Couples have a joint checking account to pay for shared expenses. These common expenses are specific needs as opposed to wants. Once the couple tallies up the shared expense total, that money is put into a joint checking account from which bills are paid each month. The remaining income of each person is deposited into their individual checking accounts. Previous debt sticks with the spouse who incurred it. Retirement accounts and health savings accounts are funded from individual income.
Some Things to Consider
If your salaries are not equal, how will you handle the difference in earning ability? Will you split expenses evenly? If a 50/50 split leaves one spouse with much less discretionary money, an earnings ratio may work better and help avoid resentment. For instance, if one spouse earns 30% of the household income, expenses could be split 70/30. A fair way of splitting expenses may seem important only if you have individual accounts and a shared joint account. However, even if the couple decides on a joint account, it’s essential to discuss budgeting and spending. One person saving and the other person spending without regard will not help newlywed couples reach their long-term financial goals.
Make a Budget
Speaking of budgets, do you have one? A simple, smart budget worksheet can be helpful to tally up all your expenses. It will give couples a better idea of how much money remains after paying for needs each month. You can’t live within your means if you don’t know what they are! If one person is a saver and the other a spender, a budget can unify and help you reach shared goals like homeownership, travel, and family.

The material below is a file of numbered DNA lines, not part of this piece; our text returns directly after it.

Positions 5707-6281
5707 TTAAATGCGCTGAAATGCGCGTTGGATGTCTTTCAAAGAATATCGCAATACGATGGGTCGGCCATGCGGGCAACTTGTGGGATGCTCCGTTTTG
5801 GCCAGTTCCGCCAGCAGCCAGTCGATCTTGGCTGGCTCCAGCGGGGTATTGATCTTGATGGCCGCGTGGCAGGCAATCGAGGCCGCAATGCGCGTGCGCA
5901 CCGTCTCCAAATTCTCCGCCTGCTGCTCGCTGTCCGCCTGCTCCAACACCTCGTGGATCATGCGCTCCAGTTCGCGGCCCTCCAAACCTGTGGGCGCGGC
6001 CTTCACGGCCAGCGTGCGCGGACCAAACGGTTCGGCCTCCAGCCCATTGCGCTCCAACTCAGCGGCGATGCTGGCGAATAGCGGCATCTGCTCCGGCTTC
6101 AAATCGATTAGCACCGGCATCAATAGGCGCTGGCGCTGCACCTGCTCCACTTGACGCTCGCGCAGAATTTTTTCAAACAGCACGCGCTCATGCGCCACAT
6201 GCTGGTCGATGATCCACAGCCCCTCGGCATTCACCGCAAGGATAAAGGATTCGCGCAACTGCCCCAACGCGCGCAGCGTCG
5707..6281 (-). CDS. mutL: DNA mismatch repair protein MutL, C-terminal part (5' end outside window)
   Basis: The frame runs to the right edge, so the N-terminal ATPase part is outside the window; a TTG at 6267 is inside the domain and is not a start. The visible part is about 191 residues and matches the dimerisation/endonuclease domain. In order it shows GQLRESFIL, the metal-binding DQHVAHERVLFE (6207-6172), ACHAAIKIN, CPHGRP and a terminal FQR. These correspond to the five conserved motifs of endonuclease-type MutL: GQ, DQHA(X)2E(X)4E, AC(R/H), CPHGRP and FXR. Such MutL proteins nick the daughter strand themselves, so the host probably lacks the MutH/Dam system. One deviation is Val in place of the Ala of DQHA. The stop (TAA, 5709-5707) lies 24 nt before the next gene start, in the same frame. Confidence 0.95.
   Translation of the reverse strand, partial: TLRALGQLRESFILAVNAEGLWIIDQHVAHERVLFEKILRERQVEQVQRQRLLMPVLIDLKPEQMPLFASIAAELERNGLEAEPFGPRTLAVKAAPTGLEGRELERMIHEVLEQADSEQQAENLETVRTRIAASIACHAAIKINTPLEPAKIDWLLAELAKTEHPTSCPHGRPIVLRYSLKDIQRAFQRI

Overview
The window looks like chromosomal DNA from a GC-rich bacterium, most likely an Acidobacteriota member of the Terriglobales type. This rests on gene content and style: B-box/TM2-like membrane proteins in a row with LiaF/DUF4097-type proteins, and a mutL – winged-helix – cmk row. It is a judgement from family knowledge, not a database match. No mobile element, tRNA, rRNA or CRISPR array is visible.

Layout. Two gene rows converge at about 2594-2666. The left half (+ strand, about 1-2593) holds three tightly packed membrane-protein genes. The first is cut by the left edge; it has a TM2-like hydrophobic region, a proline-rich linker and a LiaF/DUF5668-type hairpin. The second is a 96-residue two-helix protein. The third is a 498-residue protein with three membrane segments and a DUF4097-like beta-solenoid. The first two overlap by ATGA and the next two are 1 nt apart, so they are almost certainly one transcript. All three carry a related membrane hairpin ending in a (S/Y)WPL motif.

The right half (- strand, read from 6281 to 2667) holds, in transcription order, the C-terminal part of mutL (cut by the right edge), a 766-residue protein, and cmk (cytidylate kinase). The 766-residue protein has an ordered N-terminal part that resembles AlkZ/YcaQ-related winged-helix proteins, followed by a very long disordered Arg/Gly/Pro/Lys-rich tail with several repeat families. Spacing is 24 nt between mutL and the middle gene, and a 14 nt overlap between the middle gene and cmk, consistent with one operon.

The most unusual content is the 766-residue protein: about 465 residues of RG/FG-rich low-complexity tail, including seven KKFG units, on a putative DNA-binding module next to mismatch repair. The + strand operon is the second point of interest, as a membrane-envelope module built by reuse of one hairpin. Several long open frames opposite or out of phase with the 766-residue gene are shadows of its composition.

Once you have made your budget, sit down and make some plans! Think about strategies for one year, five years, and further in the future, even if it simply where you want to spend your vacations. Is homeownership your goal? Examine your income and budget and create a dedicated savings fund for a down payment. Got a daydream about where you would like to retire? Commit it to paper and work together to determine what you can afford to save towards it. Automatic transfers to your savings accounts, retirement, and emergency funds can simplify your savings routine.
How does the couple view debt from before the marriage? Many people enter marriage with both student loans and credit card debt. Will the couple pay off the debt from both their incomes to potentially pay the debt down quicker, therefore saving money on interest? Develop a strategy together to tackle this debt so you can save for future goals.